On Sunday, Liverpool travelled to South Wales to take on Cardiff City. The Reds had just completed the elimination of Porto in the Champions League quarter-finals and were on a nine-match unbeaten streak, having last lost a match back in January to Wolverhampton in the FA Cup. Cardiff meanwhile were in the midst of a fight to avoid relegation as they had recently defeated Brighton, the club currently three points ahead of them in the table and who have a game in hand.
Cardiff lined up in a 4-1-4-1 formation, something they have commonly used against superior, more direct attacking opposition this season. On the back of Liverpool’s midweek victory in Portugal, Jürgen Klopp only opted to rest Fabinho and James Milner, with Jordan Henderson and Naby Keïta replacing them in the midfield of the trademark 4-3-3.
As expected, Liverpool controlled possession for a vast majority of the match. With the ball comfortably in Cardiff’s half of the pitch, we would often see Liverpool’s midfield or forwards drop back into space to aid in the composed progression of attacks.
Liverpool’s backline and midfield were effective and creative in setting up attacks. Matip in particular had a confident if not exceptional match in possession, often carrying the ball forward to disrupt Cardiff’s defensive structure.
One of either Henderson, Keïta (above), or Georginio Wijnaldum was almost always positioned back in the half-spaces or alongside the outside of the centre-backs to aid in distribution and attacking build-up. One of either Firmino or Sadio Mané often followed their drop back.
Liverpool found a deficiency in clinical finishing. Their 2.89xG backs up the three big chances missed this match. There have been previous matches this season in which the front three have struggled to put their stamps on the scoresheet due to poor final touches, but failing to do so against opponents who will have far fewer chances to score has proven manageable.
Cardiff defending and transitions
Though Liverpool’s finishing didn’t meet standards for much of the match, Cardiff’s defence wasn’t the simplest to take advantage of. Often in a low block, the home side seemed content with giving Liverpool pockets of space in front of the block as long as it prevented them from breaking through into the box.
However, this defend-first style of play limited Cardiff’s opportunities to possess the ball, as they only had a mere 352 touches of the ball compared to Liverpool’s 798.
Cardiff only attempted 193 passes, while Liverpool made 619.When Cardiff did gain possession of the ball, they engaged in the tactic commonly used against superior opposition: long balls forward past the opponent’s backline to unleash their forwards on counter-attacks.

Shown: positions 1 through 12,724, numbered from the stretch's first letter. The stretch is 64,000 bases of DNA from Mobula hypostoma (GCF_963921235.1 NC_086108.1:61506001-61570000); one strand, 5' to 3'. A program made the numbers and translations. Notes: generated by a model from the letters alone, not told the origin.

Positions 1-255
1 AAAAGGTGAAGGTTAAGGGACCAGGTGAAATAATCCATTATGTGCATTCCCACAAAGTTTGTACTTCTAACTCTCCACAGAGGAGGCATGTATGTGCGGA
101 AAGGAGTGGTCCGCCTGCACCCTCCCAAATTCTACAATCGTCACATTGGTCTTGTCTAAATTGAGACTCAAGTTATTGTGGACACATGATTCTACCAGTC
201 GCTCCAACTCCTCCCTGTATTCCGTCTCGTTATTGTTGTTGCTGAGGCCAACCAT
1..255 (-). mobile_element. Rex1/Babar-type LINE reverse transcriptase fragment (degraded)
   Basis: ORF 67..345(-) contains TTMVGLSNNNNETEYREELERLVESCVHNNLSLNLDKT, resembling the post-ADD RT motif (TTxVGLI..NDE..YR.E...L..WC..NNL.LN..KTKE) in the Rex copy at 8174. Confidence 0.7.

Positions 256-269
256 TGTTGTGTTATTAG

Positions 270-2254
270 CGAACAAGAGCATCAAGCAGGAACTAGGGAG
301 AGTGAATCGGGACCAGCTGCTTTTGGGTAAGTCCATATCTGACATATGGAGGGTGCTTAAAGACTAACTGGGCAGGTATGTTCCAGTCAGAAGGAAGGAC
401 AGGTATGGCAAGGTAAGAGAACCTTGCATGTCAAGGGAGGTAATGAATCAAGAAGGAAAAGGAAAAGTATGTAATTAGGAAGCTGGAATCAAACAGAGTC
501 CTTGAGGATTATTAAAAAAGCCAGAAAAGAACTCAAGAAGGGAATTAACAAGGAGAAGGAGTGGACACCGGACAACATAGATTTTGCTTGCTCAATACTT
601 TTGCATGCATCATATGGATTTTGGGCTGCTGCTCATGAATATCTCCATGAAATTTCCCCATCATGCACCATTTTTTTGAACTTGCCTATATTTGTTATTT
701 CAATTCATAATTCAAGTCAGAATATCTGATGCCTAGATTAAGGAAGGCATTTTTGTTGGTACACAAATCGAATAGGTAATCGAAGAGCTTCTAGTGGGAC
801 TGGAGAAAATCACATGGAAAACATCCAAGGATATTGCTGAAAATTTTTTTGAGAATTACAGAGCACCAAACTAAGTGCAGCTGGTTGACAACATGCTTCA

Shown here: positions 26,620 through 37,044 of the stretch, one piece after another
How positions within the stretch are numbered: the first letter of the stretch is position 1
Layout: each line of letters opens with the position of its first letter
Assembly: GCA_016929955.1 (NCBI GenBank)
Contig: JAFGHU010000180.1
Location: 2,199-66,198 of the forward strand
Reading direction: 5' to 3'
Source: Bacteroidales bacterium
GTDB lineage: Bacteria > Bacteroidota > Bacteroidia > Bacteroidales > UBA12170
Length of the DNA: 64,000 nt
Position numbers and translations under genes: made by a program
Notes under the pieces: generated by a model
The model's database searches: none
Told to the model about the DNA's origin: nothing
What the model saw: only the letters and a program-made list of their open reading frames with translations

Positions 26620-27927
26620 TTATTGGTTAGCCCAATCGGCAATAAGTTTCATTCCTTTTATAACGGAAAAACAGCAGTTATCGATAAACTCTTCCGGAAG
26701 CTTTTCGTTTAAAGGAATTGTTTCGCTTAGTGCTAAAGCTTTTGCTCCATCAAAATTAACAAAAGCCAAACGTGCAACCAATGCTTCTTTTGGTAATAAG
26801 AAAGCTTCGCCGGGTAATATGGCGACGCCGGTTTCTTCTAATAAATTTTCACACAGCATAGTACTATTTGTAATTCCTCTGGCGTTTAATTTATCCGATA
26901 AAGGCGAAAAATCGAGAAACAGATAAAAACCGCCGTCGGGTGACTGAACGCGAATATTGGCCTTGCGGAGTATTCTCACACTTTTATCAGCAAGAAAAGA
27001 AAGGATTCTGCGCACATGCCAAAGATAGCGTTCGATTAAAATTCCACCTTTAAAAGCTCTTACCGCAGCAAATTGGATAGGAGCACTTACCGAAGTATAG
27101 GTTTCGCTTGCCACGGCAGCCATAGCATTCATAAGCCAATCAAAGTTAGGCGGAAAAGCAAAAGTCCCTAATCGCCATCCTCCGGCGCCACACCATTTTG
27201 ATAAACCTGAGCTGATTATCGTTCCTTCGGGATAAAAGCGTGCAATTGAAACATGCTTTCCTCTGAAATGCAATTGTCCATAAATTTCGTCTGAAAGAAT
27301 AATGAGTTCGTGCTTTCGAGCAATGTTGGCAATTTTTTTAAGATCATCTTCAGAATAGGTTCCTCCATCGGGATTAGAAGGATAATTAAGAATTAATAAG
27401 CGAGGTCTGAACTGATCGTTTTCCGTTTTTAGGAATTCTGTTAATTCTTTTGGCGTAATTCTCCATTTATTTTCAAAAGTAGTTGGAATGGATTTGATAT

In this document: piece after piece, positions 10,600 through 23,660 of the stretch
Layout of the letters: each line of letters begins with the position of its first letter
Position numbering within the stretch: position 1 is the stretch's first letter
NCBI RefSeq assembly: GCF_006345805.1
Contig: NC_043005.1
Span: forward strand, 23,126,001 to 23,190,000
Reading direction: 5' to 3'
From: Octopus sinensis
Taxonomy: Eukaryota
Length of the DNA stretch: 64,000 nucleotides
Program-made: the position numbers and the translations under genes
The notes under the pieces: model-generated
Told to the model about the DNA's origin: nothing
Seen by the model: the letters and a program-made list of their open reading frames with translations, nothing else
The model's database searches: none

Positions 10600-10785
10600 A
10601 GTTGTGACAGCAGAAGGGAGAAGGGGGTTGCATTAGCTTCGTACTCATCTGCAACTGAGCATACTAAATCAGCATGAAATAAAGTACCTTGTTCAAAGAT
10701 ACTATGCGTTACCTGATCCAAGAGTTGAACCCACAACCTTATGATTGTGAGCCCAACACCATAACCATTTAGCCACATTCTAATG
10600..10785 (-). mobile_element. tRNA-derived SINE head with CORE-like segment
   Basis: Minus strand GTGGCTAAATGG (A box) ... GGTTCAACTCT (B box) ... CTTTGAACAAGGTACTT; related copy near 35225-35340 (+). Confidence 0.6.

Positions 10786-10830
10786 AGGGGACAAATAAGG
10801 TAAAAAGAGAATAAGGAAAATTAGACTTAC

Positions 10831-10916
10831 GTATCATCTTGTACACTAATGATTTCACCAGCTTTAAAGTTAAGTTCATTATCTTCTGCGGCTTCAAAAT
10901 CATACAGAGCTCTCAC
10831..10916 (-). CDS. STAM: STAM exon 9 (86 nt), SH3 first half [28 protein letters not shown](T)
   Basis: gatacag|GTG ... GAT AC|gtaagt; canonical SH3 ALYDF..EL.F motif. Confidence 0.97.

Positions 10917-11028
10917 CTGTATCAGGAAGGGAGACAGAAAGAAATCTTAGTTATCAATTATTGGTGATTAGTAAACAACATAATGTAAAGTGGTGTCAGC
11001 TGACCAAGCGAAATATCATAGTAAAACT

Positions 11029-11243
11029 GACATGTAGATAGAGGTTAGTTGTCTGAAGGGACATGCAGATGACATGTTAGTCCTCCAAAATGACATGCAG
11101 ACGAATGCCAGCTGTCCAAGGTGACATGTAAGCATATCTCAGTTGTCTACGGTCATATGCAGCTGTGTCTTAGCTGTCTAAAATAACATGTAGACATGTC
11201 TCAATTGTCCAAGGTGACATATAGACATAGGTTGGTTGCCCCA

Though Liverpool’s midfield and defensive pressing were often very good at negating this strategy, there were a few times when this was deemed successful for Cardiff. Oumar Niasse and Nathaniel Mendez-Laing often found space to run into down the left side of the pitch.
Matip’s forward play might have been a partial cause of this, though as previously stated Henderson was good at positioning himself at the back and aiding in defense. Nevertheless, the two Cardiff attackers were able to beat Alexander-Arnold into Liverpool’s defensive third on a few occasions.
Liverpool were able to parry these rare attacks however, thanks to the defensive prowess and awareness of Alisson, Virgil van Dijk, and the midfield, including Keïta who tallied four successful tackles. Keïta covered all areas of the pitch as has been the norm for him lately, and his form has improved because of it.
The seemingly inevitable eventually occurred when Liverpool broke the deadlock 10 minutes into the second half. The persistent attacks led to a total of 10 corner kicks in the match for Liverpool, a valuable tool the away side have mastered this season.
Liverpool lead the Premier League with 18 goals off set-pieces, largely thanks to the power of PFA Player of the Year nominee Virgil van Dijk. Another goal was scored late in the match as substitute Milner struck a penalty into the right side of the net to cement the Liverpool victory.
Though Cardiff were methodically intent in their defensive tactics, Liverpool’s persistence eventually wore them down. The Reds could afford the lack of clinical finishing by the front line because the lines behind it continued to create opportunities going forward. This comfortable win by Liverpool sees them move back to the top of the table by two points, though Manchester City have a match in hand. Cardiff may be required to take a more daring approach to their tactics if they are to have any shot at staying up in the Premier League.
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